New tax law: Believe the bad hype? Local preparers say changes are misunderstood

Brian Stetina with Faw Casson public accountants prepares taxes in Dover. Delaware State News/Marc Clery

DOVER — Newsstands awash in headlines like “Tax season shocker” and “Americans shocked by impact of new tax law” may have some Delawareans headed to their accountant’s office with the jitters.

But local tax preparers are cautioning against believing the hype. They feel that a flurry of media attention around the Tax Cuts and Jobs Act (TCJA) passed in late 2017 have left the changes widely mischaracterized and misunderstood.

Being heralded as the biggest tax code overhaul since 1986, the most obvious changes include standard deduction increases, the elimination of personal exemptions, an increase in child tax credits, state and local tax deductions were capped, the Affordable Care Act mandate was repealed and mortgage interest deductions were reduced.

The nonpartisan Tax Policy Center projected the tax law would reduce individual income taxes by about $1,260 on average. In practice as well, local accountants are seeing a reduced tax burden for their clients.

Dover accounting firm Faw Casson’s Director of Tax Services Brian Stetina said overall his clients were seeing lower taxes, but there were examples of people seeing a smaller refund than they’d grown accustomed to.

“When the IRS changed the withholding tables for W2 employees in 2018 most people started getting a little bit more in their checks throughout the year,” he said. “Now that they got back more in their check, they’re not getting as much back at the end of the tax year in a refund — not realizing that they actually got to hold onto more of their own money in the first place. Some folks are missing the correlation there, and that’s been the most common thing that we’ve been seeing with anyone in that position.”

Agreeing, Eric MacCollum, a managing partner at the Hudak & Company accounting firm, says the media reports he’s read aren’t accurately capturing the experience of this tax season.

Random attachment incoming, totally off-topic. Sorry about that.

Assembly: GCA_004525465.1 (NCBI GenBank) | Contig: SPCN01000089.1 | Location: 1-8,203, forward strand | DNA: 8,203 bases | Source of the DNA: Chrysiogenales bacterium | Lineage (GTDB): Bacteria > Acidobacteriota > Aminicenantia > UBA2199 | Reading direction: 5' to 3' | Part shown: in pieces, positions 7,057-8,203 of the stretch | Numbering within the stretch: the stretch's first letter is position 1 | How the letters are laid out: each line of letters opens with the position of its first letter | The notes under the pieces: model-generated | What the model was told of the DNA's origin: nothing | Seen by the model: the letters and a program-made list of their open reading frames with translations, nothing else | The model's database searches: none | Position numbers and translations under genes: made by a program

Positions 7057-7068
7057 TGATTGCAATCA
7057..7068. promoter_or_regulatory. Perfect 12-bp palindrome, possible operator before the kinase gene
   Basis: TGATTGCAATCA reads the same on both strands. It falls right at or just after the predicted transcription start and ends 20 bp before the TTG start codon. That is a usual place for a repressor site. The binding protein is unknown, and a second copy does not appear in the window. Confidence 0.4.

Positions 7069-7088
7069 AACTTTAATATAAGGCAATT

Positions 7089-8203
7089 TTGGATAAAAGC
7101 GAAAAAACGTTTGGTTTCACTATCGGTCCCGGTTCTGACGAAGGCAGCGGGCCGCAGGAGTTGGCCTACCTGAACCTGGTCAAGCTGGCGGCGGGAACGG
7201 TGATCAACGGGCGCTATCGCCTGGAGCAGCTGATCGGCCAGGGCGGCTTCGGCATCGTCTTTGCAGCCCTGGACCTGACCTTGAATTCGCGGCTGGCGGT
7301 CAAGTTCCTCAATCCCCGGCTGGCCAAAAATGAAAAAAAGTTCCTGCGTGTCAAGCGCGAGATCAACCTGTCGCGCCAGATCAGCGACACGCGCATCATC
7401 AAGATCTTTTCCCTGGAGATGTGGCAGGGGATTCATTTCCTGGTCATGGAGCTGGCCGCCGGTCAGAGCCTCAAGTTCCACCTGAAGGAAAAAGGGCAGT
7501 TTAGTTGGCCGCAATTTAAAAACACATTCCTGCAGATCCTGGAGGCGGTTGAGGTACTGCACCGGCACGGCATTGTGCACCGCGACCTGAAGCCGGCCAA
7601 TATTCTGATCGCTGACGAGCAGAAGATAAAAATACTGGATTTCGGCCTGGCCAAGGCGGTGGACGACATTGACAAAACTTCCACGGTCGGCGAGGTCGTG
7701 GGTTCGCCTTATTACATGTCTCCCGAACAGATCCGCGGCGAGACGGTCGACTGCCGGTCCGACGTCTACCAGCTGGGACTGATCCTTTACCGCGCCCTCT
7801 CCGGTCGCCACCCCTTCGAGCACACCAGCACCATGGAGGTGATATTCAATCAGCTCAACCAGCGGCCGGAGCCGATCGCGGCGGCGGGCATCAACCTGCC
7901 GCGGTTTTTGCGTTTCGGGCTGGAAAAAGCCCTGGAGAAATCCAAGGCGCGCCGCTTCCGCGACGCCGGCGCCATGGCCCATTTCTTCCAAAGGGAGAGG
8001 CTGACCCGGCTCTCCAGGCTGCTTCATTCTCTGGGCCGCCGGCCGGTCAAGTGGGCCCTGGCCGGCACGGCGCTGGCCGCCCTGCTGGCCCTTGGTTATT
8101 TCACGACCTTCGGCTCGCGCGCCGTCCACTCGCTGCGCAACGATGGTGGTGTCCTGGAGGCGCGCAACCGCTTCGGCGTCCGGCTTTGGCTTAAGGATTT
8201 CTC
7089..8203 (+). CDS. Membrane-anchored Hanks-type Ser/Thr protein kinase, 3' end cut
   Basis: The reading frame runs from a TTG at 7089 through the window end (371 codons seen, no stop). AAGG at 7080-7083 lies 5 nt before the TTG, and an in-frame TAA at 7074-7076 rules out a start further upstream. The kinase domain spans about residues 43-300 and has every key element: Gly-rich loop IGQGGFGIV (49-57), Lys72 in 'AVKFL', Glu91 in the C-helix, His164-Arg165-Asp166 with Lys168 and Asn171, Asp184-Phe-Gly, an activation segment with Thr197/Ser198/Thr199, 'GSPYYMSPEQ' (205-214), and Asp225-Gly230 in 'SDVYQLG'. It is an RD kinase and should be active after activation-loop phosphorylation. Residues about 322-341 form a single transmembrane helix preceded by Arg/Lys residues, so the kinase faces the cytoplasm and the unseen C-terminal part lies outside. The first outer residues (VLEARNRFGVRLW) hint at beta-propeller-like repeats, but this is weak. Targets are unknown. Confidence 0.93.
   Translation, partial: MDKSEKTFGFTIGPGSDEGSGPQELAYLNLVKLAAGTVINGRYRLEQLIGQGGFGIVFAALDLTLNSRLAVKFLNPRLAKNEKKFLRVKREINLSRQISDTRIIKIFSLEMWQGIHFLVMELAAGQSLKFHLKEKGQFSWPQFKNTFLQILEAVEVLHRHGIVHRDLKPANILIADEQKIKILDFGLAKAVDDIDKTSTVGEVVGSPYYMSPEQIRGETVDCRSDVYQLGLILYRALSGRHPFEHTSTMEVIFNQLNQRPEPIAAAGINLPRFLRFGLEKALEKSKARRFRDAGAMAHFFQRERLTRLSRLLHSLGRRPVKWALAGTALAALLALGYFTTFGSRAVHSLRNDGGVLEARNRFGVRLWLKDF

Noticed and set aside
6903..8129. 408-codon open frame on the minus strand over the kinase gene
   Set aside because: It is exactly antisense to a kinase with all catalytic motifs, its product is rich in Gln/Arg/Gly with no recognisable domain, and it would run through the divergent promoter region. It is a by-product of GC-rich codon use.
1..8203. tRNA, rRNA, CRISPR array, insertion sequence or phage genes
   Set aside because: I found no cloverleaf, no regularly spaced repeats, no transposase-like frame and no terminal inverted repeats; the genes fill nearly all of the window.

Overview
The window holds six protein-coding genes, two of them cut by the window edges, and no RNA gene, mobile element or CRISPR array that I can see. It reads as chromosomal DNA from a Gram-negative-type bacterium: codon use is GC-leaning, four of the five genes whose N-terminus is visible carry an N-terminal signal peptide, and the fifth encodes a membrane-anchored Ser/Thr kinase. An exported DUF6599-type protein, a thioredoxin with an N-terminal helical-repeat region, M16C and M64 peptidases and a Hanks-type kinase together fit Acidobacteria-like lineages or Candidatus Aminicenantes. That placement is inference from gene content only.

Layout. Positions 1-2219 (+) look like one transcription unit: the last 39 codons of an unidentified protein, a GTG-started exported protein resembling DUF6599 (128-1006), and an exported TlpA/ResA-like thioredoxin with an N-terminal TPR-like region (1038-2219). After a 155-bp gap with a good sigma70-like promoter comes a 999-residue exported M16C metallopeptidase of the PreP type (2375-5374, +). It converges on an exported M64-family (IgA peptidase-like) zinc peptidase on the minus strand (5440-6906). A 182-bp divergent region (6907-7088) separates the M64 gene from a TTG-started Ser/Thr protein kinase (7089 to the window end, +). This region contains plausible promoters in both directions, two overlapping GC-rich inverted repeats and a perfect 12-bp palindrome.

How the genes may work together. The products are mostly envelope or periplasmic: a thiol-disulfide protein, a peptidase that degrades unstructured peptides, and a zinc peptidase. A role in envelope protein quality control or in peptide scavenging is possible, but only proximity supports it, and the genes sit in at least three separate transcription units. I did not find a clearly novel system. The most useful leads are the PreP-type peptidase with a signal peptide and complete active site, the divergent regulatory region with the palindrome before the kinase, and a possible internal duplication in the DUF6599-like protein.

“Dollar for dollar, our clients are in a better tax positions this year, even if their refund is smaller,” he said.

“You can’t compare your refunds to what you paid in taxes. Refunds are you getting your own money back. A refund means you paid too much money throughout the year and when you file a tax return it becomes clear you overpaid. A smaller refund mean you overpaid less.

“The question I always ask people is: What could you have done with that money throughout the year? Sure it’s nice to get a lump sum check, but you could have used that money better in your own pocket — saved it, invested it or got some growth out of it.”

From accountants’ perspective, a focus on the refund dollar amount distorts taxpayers’ priorities. Rather, zeroing in on the total the government is taking directly out of their paychecks is the more instructive sum, they say.

“We need to look at the tax amounts, not the refunds,” said Warren Hudak, the firm’s owner. “We deliver more than 1,000 tax returns per year and inevitably when we ask, very few customers are able to remember what they paid in taxes total the previous year, but they can sure tell you about their refund. This law may be a good opportunity to remind taxpayers that they should pay attention to what it is they’re actually paying.”

So far this tax season, Mr. Hudak noted that 63 percent of the firm’s clients were paying less in taxes, 31 percent paid about the same as the year before and six percent paid more.

“Those that are paying more fall into two general classes: people who have more investment expenses and people with unreimbursed employee expenses,” he added. “A lot of sales employees have deductible expenses that are no longer deductible. But we’ve been advising our clients on workarounds for those circumstances where the employers can get the money to their employees tax-free.”

Ralph Cetrulo, a partner at the Stephano Slack accounting firm, balks at recent media reports for the same reasons.

“The whole narrative out there right now that people are getting smaller refunds is a false narrative, because people are paying less in taxes overall,” he said. “In all the planning I’ve done so far, 99.9 percent of our clients were going to see a significant decrease in their tax bill.”

Like Mr. Hudak, Mr. Cetrulo noted possible exceptions in instances where employees handle their own expenses.